There are a few things politicians can be counted on to do, regardless of party, in the defense of their constituents (and more importantly, generate positive press). One of them is to protect our children. Another is to protect the right to watch sports on television. Two senators fired off letters to FCC Chairman Julius Genachowski late last year supporting a look into the sports blackout rules, citing political reasons for bringing them to an end.
One of the, Sen. Sherrod Brown (D-OH), had a specific concern – loss of access to the airing Cincinnati Bengal’s home schedule, because the team was having trouble filling seats. Among Brown’s arguments was the fact that in many cases, fans have been subsidizing these teams by helping them build pricy new stadiums.
Brown wrote, “This holiday weekend, the Cincinnati Bengals and Cleveland Browns will play against one another in a highly anticipated rivalry game. Countless Ohioans are eagerly planning co gather with family and friends to watch this game, but will be deprived of the chance to watch the Bengals and the Browns on local television due to the FCC sports blackout rule. The FCC’s blackout policies permit broadcasters to black out home games that are not sold out within 72 hours of the game in local television markets. Due to this rule, only one home game has been televised in Cincinnati and Dayton this entire season, despite the fact that the Bengals play in a stadium that cost Ohio taxpayers over $450 million.”
Brown continued, “While I understand that the blackout rule was designed to help sell tickets, I believe that this rule should be reexamined. During these difficult times, families are struggling to make ends meet. The average cost of a ticket to an NFL game is already ten times the hourly minimum wage. As a result, attending any NFL game is simply cost prohibitive for many Ohioans. This problem will likely become worse as ticket costs increase.”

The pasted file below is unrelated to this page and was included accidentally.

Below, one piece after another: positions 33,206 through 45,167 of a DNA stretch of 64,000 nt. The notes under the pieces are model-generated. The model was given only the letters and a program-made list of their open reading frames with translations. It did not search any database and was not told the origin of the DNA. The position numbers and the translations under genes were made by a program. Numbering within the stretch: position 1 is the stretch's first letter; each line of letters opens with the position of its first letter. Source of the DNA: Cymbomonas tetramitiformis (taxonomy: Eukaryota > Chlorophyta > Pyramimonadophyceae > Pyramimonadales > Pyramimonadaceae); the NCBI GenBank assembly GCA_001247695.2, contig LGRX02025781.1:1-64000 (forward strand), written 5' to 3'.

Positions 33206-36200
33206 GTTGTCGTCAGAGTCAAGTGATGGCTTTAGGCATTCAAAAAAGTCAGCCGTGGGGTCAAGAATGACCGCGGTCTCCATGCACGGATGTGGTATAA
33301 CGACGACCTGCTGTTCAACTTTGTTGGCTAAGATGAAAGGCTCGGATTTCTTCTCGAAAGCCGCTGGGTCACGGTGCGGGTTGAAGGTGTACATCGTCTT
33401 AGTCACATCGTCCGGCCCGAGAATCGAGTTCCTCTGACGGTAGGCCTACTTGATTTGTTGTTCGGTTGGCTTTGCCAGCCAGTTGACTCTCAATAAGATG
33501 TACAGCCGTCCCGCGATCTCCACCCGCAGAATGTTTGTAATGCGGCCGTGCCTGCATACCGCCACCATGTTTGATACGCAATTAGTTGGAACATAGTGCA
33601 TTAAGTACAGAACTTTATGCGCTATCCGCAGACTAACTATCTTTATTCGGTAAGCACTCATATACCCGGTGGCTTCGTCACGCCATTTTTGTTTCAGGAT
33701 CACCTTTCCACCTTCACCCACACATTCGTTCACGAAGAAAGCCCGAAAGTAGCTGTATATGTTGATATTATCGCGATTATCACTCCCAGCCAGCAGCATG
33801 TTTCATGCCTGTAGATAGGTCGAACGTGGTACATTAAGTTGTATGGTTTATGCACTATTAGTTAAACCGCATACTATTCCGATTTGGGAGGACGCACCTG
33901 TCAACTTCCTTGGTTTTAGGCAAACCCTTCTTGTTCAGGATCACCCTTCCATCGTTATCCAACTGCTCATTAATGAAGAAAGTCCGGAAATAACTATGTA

One of the, Sen. Richard Blumenthal (D-CT), had more general concerns – in a 12/7/11 letter he wrote, “Sports are an.integral part of our country’s history. Sporting events are among the most highly watched programming in America, allowing Americans to celebrate teamwork, perseverance, and triumph over adversity. Sports are also a large part of our economy, generating enormous revenues from sales of tickets, merchandise, and programming licenses.”
Blumenthal added, “For all the positive benefits that sports provide, it is therefore unfortunate that some fans are unable to watch their teams compete. Blackouts are unfair to fans. Indeed, blackouts are highly anti-consumer, whether they are the result of a league policy or an agreement-or lack of agreement-between networks and content owners. This behavior is especially unacceptable because fans pay high prices to watch sports, whether in the form of ticket prices, premium sports programming, or taxpayer subsidies for new stadiums.”
Blumenthal concluded that it was past time to have a serious discussion about ending the blackout practice.
As is his general practice when corresponding with legislators, Genachowski thanked them for their interest, reminded them that the FCC had initiated a proceeding on the matter at hand and otherwise said nothing of any substance.
RBR-TVBR observation: We are not experts on running a sports franchise, but it seems to us that the days are long gone when somebody would pass up a chance to go to a game in person because it’s being televised. And if that’s the case, why pass up on the cash that is generated by the broadcast? You’d think that ending blackouts would be good for all parties. However, if blackouts come to an end, it should be for all distribution platforms – with local broadcast TV at the front of the line.